David nodded, and fought down the impulse to ask how Leo could know about something like a bookstore, tempting as it was.
"Cool. Well, just keep something in mind, okay? Iíll be seeiní Sandy tomorrow night and most other nights too. And if she should mention something about how her brother got roughed up or anything, I can meet you after work some night. I really wouldnít see that as a problem - for me, anyway."
Leo turned for the car. David grunted and crossed his arms over his chest, and his eyes bored into the back of Leoís head as his short legs carried him back to his Accord. David watched Leo drive off after they exchanged a last look of mutual loathing.
"What the hell does your sister see in a dick like that?"
Martin shrugged. "Probably that heís really a nice guy and he treats her like a princess instead of trailer trash. Plus Iím not supposed to know it, but he put the word out at school with the upper classmen not to mess with me when she asked. I havenít been stuffed into a trash can since first quarter." Martin grimaced. "Now that he graduated, guess I got that to look forward to again this fall."
He sighed, resigned to his coming fate. "Isnít too bad, really. Unless itís one of the cans in the lunch room and they jam you in head first." He scowled. The last time he got canned was on a bad Sloppy Joe day, and Martin had to leave school to wash the sauce out of his hair. It would never be one of his fonder memories of Salem High, but it would be the one heíd always remember. Just like heíd remember the vice-principal who sent him home but never did anything to the culprits responsible, because in a crowded lunchroom filled with hundreds of pairs of eyes, no one saw the three hockey players who grabbed him - including faculty members who were supposed to keep an eye on things. It was a selective blindness that often occurred depending on the popularity of the students involved.
"Huh. Out of school now? Whatís he do, flip burgers?"
Martin shook his head. "Landscaping, at least for the summer. Heís goiní to college in the fall."
"Right," David commented, pegging Leo for a community college somewhere with an open enrollment program. "Guess I donít have to worry about him showing up at Merrimack College."
"Not hardly," Martin added. "Heíll be at MIT. So, whatís with you, anyway? How come all of a sudden youíre after my blood?"
"Iím not pissed off at you, Mart," David stammered, filing the interesting information about Leo away. "Well, not enough to hurt you anyway... much." He hesitated, looking Martin over. "That picture you emailed me sort of took me by surprise and - well. It just got to me. You said you saw a bunch of íem on some web site," he said sharply. "Where?"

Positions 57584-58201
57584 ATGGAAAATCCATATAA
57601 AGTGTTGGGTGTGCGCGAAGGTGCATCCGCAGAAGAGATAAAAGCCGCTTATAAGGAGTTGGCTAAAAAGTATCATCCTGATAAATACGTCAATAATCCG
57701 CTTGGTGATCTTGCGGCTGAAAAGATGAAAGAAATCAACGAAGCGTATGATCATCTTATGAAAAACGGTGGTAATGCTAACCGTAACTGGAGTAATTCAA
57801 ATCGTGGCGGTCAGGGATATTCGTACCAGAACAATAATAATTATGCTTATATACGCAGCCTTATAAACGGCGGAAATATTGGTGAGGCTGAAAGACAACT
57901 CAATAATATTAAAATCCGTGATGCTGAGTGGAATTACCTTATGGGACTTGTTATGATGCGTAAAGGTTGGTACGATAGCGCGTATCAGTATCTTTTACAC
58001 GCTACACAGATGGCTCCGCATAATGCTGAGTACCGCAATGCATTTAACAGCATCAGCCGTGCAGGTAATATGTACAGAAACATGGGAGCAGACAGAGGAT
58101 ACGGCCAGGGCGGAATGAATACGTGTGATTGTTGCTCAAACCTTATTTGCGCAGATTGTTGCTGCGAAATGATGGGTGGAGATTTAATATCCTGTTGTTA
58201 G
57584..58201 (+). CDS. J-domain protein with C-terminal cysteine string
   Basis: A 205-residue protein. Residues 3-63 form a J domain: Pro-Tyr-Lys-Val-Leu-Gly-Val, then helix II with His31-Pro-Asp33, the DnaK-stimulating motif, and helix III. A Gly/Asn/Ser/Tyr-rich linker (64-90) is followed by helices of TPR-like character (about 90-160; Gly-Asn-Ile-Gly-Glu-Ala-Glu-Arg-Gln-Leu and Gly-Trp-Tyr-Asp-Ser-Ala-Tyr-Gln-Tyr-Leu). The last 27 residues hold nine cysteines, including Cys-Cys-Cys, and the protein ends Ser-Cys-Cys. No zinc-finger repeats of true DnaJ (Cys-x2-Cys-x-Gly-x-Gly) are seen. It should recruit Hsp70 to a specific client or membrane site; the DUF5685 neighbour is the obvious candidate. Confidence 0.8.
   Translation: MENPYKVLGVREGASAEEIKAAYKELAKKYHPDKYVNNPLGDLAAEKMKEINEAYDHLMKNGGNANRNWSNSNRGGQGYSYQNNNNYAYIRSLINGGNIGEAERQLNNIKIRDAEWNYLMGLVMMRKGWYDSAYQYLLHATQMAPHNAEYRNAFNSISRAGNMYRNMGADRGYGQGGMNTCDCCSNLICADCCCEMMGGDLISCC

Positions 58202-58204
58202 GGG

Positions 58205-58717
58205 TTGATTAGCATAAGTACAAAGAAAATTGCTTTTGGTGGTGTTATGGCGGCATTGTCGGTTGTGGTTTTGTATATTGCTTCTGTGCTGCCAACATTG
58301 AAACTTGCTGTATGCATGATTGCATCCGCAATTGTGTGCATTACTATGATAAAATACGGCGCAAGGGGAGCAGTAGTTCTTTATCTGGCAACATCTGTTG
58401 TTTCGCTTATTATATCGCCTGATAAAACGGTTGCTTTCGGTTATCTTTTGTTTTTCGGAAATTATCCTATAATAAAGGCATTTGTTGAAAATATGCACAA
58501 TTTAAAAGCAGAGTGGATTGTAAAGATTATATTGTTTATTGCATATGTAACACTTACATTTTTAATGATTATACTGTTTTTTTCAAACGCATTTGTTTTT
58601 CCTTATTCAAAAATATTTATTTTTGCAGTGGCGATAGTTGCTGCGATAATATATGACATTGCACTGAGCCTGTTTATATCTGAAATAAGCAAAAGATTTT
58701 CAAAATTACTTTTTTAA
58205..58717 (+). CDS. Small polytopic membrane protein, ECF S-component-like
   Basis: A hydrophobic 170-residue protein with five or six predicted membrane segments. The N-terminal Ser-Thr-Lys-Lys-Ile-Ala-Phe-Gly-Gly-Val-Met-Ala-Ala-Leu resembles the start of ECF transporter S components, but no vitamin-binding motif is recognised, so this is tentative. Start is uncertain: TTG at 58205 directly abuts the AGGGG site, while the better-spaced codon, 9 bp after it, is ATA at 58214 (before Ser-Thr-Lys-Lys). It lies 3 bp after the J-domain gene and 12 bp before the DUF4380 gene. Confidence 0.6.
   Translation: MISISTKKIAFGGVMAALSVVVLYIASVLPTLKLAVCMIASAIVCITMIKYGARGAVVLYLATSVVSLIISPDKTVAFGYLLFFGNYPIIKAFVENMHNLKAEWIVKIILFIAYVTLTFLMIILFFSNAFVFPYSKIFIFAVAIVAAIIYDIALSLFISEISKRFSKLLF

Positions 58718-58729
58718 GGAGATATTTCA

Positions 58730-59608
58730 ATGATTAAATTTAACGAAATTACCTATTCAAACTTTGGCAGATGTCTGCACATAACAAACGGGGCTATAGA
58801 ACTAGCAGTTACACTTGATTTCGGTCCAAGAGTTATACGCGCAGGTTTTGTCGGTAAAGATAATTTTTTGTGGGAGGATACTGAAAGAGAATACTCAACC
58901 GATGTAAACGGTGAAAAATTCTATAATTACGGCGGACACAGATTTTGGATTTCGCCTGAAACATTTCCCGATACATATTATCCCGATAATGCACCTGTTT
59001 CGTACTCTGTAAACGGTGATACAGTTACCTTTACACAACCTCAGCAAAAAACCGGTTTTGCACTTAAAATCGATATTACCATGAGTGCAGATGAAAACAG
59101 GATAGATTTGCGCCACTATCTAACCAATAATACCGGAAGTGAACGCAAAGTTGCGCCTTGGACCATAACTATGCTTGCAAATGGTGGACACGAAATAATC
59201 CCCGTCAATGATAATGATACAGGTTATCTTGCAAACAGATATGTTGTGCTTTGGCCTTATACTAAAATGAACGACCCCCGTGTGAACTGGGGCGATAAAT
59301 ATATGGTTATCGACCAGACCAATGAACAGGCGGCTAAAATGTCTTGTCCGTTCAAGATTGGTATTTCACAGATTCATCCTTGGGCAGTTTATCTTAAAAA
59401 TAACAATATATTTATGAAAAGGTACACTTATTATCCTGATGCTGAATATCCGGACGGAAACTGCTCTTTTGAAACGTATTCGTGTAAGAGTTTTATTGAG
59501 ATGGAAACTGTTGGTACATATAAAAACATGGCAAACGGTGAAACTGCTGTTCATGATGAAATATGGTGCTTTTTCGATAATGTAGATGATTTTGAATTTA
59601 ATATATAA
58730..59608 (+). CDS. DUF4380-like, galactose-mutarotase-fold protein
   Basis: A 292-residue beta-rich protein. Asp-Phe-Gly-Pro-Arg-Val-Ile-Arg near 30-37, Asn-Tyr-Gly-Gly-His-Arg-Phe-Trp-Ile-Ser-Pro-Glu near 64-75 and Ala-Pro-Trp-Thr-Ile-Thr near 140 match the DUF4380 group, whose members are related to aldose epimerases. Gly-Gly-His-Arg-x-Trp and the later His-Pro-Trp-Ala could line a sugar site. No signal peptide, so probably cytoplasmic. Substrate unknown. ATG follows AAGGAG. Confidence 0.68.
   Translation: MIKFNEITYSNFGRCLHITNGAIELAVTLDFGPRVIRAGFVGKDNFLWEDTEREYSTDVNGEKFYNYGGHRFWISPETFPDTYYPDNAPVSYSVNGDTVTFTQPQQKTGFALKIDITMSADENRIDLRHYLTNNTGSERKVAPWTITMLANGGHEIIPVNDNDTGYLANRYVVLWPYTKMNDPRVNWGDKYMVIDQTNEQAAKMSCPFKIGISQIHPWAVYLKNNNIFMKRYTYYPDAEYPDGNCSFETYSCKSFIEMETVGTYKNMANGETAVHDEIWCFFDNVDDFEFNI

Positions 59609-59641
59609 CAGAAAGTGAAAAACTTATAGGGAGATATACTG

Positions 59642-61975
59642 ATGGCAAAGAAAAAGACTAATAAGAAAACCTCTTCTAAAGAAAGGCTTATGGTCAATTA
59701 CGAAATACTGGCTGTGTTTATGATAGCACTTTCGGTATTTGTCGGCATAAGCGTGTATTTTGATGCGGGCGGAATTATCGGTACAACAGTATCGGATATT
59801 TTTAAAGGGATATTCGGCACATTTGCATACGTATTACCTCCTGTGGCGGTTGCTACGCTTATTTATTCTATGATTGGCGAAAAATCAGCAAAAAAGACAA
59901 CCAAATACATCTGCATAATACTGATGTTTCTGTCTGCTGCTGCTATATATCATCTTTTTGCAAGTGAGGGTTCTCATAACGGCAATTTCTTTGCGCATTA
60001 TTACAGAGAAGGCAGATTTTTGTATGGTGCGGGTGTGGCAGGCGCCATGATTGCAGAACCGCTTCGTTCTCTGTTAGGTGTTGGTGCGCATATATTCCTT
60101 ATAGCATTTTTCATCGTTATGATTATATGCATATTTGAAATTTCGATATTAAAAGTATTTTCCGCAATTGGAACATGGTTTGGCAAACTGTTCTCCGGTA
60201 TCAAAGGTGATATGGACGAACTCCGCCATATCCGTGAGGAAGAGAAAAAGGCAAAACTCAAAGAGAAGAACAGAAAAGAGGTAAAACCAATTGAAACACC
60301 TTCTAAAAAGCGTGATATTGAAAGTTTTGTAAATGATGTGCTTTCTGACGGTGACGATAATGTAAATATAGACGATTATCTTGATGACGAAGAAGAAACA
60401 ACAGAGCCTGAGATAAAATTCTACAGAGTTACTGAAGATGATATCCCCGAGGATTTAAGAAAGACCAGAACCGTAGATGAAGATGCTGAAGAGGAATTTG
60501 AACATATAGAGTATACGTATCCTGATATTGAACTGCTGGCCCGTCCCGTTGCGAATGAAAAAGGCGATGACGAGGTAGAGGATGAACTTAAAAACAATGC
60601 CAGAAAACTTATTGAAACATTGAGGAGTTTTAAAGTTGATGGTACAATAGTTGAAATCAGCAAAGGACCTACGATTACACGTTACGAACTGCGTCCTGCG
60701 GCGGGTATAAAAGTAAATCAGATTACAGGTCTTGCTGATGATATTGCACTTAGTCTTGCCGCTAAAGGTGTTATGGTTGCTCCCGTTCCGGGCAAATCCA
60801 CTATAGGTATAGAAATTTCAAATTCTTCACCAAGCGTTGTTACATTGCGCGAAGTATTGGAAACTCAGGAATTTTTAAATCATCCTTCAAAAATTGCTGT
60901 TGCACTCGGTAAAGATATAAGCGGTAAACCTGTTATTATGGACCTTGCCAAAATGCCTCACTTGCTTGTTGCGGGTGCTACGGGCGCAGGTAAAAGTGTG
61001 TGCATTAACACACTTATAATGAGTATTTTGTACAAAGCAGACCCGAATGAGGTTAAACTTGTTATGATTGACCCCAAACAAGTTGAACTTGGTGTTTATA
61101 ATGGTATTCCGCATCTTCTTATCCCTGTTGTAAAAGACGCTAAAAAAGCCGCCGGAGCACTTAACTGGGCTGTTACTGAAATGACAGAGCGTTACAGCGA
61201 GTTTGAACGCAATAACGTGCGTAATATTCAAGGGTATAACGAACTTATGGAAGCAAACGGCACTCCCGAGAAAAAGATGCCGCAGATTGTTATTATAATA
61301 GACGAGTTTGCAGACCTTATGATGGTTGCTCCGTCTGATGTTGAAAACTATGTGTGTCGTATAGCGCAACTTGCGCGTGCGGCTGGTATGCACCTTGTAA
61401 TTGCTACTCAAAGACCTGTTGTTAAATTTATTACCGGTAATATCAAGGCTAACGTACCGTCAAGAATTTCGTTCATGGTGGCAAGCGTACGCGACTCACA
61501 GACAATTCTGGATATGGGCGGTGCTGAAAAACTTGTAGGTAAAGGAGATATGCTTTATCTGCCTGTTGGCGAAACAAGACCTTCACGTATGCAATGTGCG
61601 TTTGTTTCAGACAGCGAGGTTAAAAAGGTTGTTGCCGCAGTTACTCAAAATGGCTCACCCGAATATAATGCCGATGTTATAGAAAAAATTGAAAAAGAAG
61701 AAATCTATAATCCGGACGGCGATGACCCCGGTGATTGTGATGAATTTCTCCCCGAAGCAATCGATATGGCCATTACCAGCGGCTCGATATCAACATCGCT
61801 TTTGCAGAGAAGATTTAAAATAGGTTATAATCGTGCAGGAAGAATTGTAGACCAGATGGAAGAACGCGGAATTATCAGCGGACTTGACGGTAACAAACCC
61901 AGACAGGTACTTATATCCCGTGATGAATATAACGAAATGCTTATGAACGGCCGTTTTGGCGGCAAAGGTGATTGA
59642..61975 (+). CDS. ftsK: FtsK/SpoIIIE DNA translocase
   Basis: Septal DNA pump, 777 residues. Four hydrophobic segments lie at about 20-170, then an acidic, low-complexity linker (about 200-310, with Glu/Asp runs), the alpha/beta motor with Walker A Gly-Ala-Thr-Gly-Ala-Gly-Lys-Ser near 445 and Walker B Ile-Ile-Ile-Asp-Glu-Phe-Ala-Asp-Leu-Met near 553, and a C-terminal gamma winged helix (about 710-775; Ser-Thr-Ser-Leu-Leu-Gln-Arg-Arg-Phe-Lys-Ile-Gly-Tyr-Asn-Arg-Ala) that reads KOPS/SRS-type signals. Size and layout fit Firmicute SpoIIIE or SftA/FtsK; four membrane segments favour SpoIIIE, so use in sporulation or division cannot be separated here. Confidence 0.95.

Martinís mouth fell open. "Is that whatís got you all pissed? I mean, yeah, youíre in your underwear and all, but itís no worse than a bathing suit, Dave! And itís not like Iím passiní it around or nothiní - I figured itíd be a joke. And thereís no web site, I just said that kiddiní around."
Davidís mouth twitched. "Okay, fine." He looked around the trailer park furtively and then spoke in a lower voice to Martin. "Look, youíre safe, okay? Can we go inside? I donít really want to talk about this in the front yard."
Front yard? More like the only yard, Martin thought, but didnít correct David and signaled him to follow.
David stepped into Martinís home and blinked, taking in a living, dining and kitchen area all crowded into one space and didnít make any comments as he stood in the dim light after being in the bright July sun. Martin pointed to the uncomfortable looking, narrow couch and went to get them both a soda. David felt almost claustrophobic as he looked around at the cheap, scaled-down furnishings and glanced down the short hall. The air conditioner whirred in the small window.
Jesus, our garage is bigger than this. How the hell do four people live here? He thanked Martin for the glass of store-brand orange soda, and the boy plopped himself down on the far end of the narrow sofa, still with a wary eye on David.
"Okay, so tell me what I did," he began, his voice cracking.
David set the soda down on the coffee table. "Tell me about the picture, Mart. Who sent it? And did he send you any more?"
Martin shrugged. "Yeah, but just of him. He joked about how Iíd get a good skin shot of his butt in that one... well, half of it anyway. He - heís just a guy I talk to on-line a lot. We swapped some pics the other day."
David looked up sharply. "What kind did you send him?"
Martin blushed. "Nothiní trashy. Jesus, give me some credit, will you? Just a head shot of me Sandy took, and one of me without a shirt, aní thatís it."
David nodded. "Good, I hope so. I seen some of the stuff kids send out over the net they at least claim is them."